CTU President Jesse Sharkey made the comment Monday morning, nearly a week after his rank-and-file voted to switch to remote learning because of increasing coronavirus cases in the area. However, Chicago Public Schools is refusing to allow remote learning and instead has been canceling classes outright, while both sides remain locked in negotiations to bring students back into classrooms.
“We feel like we’re at a point where we don’t have enough at the table to be able to go back to the people who, frankly, have sacrificed a lot at this point, and confidently say, ‘This is something that can help us ensure our safety,” Sharkey said Monday. “The mayor is being relentless, but she’s being relentlessly stupid, she is being relentlessly stubborn.”
The union boss spoke outside of John Spry Community School in Chicago, where his organization says 130 elementary-age students “were absent on Jan. 3, and more than 30 percent of students present tested positive for COVID-19.”
When asked by a reporter on what is holding up negotiations, Sharkey said “right now, it’s the mayor.
“We have said all along there are three elements to a potential settlement: The question of remote instruction, the question of widespread testing and the question of a metric that would allow individual schools to flip to remote if there is an outbreak at the school,” he continued.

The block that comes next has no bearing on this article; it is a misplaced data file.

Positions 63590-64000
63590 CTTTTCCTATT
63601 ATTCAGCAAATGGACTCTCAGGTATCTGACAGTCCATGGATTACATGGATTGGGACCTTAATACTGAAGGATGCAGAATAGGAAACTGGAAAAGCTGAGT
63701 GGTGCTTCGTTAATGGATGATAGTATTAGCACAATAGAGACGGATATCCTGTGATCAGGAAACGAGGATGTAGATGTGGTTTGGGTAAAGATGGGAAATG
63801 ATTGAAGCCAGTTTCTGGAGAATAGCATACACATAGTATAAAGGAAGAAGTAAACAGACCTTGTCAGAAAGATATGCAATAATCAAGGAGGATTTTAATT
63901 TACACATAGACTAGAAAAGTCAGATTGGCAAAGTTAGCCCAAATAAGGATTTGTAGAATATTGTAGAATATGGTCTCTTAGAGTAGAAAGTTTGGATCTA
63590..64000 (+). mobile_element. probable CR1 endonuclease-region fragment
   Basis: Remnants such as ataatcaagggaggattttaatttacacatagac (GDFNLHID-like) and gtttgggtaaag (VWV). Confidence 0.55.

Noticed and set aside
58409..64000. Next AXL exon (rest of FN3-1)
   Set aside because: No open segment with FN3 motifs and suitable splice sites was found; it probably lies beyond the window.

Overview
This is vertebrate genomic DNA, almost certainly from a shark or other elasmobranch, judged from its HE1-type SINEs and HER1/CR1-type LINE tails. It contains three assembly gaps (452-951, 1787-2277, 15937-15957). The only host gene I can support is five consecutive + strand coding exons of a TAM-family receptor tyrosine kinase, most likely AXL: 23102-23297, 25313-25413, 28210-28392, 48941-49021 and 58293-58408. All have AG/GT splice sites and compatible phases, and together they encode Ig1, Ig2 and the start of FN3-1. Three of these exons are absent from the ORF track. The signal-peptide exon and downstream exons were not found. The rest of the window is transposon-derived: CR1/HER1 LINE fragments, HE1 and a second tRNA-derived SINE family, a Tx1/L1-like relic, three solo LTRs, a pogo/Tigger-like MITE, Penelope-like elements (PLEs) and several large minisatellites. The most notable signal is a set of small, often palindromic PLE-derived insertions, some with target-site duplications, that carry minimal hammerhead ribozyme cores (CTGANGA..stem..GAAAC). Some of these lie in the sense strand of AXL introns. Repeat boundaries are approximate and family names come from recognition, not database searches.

“We don’t like bullies, we don’t like tyrants,” Sharkey also said. “We’re not going to be bullied or pushed into a corner. So that’s where we’re at right now.”
Chicago Public Schools said in a tweet Sunday night that it remains “committed to reaching an agreement with the Chicago Teachers Union as soon as possible.”
“Out of fairness and consideration for parents who need to prepare, classes will be canceled again Monday,” added Lightfoot in a tweet. “Although we have been negotiating hard throughout the day, there has not been sufficient progress for us to predict a return to class tomorrow.”
Lightfoot criticized the Chicago Teacher’s Union during an appearance on NBC’s “Meet The Press” Sunday.
“Fundamentally what we cannot do is abandon the science. We know that the safest place for kids to be is in-person learning in schools,” Lightfoot told host Chuck Todd. “And we’ve spent hundreds of millions of dollars to make our schools safe. They are safe. We’ve got the data to demonstrate that. We’ve got to get the teacher’s union to get real and get serious about getting back into in-person learning.”
Lightfoot’s office, Chicago Public Schools and the Chicago Teachers Union did not immediately respond to requests for comment from Fox News on the latest with negotiations and reactions to Sharkey’s remarks.
Fox News’ Adam Sabes and Danielle Wallace contributed to this report.